Apple Mostly, But Not Entirely, Wins Against Epic; No Antitrust Violation, But Must Tweak Practices To Comply With CA Law
from the antitrust-is-hard dept
If there’s something that’s been made clear over the last year or so in the world of antitrust it’s that just because some people don’t like big companies and their practices, that doesn’t mean it’s an antitrust violation. It rarely is. In the well, rather epic lawsuit that Epic brought against Apple, we initially described it as a contract negotiation by lawsuit and predicted that it didn’t seem likely to actually meet the bar for an antitrust violation. It seems that District Court Judge Yvonne Gonzalez Rogers agreed with us, rejecting the antitrust claims entirely. As the judge wrote:
Given the trial record, the Court cannot ultimately
conclude that Apple is a monopolist under either federal or state antitrust laws. While the Court
finds that Apple enjoys considerable market share of over 55% and extraordinarily high profit
margins, these factors alone do not show antitrust conduct. Success is not illegal. The final trial
record did not include evidence of other critical factors, such as barriers to entry and conduct
decreasing output or decreasing innovation in the relevant market. The Court does not find that
it is impossible; only that Epic Games failed in its burden to demonstrate Apple is an illegal
Key to any antitrust ruling is the market definition and everyone always wants that definition to fall in their own favor. Those bringing antitrust lawsuits like to narrow down the market to basically “exactly what this company provides and no more,” while defendants try to define the market as broadly as possible. The judge rejected both Apple’s and Epic’s market definitions here and found something more reasonable in the middle — but in the end the definition helped Apple much more than it did Epic.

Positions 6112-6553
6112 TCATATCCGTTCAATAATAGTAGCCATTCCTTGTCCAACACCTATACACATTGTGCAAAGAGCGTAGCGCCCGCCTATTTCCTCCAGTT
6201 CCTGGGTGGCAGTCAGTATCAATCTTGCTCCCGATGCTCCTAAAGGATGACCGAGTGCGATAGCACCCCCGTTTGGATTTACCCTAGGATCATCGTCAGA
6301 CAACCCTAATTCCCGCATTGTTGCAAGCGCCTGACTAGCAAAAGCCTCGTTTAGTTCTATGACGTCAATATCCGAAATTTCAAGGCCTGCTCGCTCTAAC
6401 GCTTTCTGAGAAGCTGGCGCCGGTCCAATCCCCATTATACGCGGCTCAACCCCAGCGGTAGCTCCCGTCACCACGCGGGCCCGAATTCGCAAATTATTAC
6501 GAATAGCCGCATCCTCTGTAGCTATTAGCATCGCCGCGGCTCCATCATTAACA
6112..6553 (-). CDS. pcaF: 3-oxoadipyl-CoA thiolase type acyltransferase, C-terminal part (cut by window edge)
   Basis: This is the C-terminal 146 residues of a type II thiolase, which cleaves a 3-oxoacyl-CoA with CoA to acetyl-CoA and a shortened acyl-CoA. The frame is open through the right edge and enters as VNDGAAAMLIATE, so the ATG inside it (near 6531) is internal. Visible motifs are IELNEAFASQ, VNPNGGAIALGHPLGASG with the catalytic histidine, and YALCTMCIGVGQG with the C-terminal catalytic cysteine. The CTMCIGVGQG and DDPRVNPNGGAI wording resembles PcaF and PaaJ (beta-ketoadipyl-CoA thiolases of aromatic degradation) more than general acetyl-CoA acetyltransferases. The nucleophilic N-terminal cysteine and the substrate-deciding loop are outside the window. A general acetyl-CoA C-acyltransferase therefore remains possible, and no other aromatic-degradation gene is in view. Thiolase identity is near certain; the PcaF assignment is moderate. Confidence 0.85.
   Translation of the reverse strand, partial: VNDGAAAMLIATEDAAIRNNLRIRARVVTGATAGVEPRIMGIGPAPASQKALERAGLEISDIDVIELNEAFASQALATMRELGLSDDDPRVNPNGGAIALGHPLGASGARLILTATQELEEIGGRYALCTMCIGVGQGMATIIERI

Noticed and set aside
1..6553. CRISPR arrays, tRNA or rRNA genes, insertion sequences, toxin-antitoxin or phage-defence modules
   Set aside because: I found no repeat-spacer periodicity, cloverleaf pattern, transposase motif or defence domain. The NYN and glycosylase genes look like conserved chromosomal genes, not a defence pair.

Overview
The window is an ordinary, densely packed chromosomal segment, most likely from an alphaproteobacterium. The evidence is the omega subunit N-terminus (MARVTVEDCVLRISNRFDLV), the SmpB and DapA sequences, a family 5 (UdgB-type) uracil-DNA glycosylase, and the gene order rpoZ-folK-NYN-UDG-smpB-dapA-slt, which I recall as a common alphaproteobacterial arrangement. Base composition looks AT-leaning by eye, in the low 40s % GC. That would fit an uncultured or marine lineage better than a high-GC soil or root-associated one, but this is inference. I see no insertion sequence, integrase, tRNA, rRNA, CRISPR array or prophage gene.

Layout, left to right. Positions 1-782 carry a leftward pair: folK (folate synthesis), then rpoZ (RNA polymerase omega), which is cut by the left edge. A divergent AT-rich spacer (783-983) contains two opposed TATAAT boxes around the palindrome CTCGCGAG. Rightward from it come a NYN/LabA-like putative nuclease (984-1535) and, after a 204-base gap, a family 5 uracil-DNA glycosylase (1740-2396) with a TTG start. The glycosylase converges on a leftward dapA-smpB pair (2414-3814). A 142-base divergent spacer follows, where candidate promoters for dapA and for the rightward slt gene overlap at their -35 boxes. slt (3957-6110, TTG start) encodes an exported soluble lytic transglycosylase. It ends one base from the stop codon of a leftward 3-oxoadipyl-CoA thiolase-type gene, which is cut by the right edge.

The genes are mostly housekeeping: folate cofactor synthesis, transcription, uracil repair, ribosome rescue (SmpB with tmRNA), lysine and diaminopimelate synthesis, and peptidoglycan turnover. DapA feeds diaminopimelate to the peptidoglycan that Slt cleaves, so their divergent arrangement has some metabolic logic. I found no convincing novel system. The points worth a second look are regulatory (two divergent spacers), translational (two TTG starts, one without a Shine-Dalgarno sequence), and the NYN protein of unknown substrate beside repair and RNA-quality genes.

Ultimately, after evaluating the trial evidence, the Court finds that the relevant market
here is digital mobile gaming transactions, not gaming generally and not Apple’s own internal
operating systems related to the App Store. The mobile gaming market itself is a $100 billion
industry. The size of this market explains Epic Games’ motive in bringing this action. Having
penetrated all other video game markets, the mobile gaming market was Epic Games’ next target
and it views Apple as an impediment.
Further, the evidence demonstrates that most App Store revenue is generated by mobile
gaming apps, not all apps. Thus, defining the market to focus on gaming apps is appropriate.
Generally speaking, on a revenue basis, gaming apps account for approximately 70% of all App
Store revenues. This 70% of revenue is generated by less than 10% of all App Store consumers.
These gaming-app consumers are primarily making in-app purchases which is the focus of Epic
Games’ claims. By contrast, over 80% of all consumer accounts generate virtually no revenue,
as 80% of all apps on the App Store are free.
The ruling itself is a rather epic 185 pages, but the key point is what’s above. The judge knows this is going on appeal, and it seems like the massively thorough ruling is more about covering all the bases for the 9th Circuit judges, than for the parties in the case.
Almost all of the claims are dismissed with one partial exception. The court did find that Apple violates California’s unfair competition law. Epic doesn’t get a complete win on this claim either. The court notes that it failed to show any unlawful practices under California’s law, but some unfair ones. But even then the victory is somewhat limited, and many of Epic’s claims of unfairness fail as well. The only bit that succeeded regarded Apple’s anti-steering provisions. These are the rules Apple places on app store developers preventing them from telling people about ways to pay outside of the iOS App Store.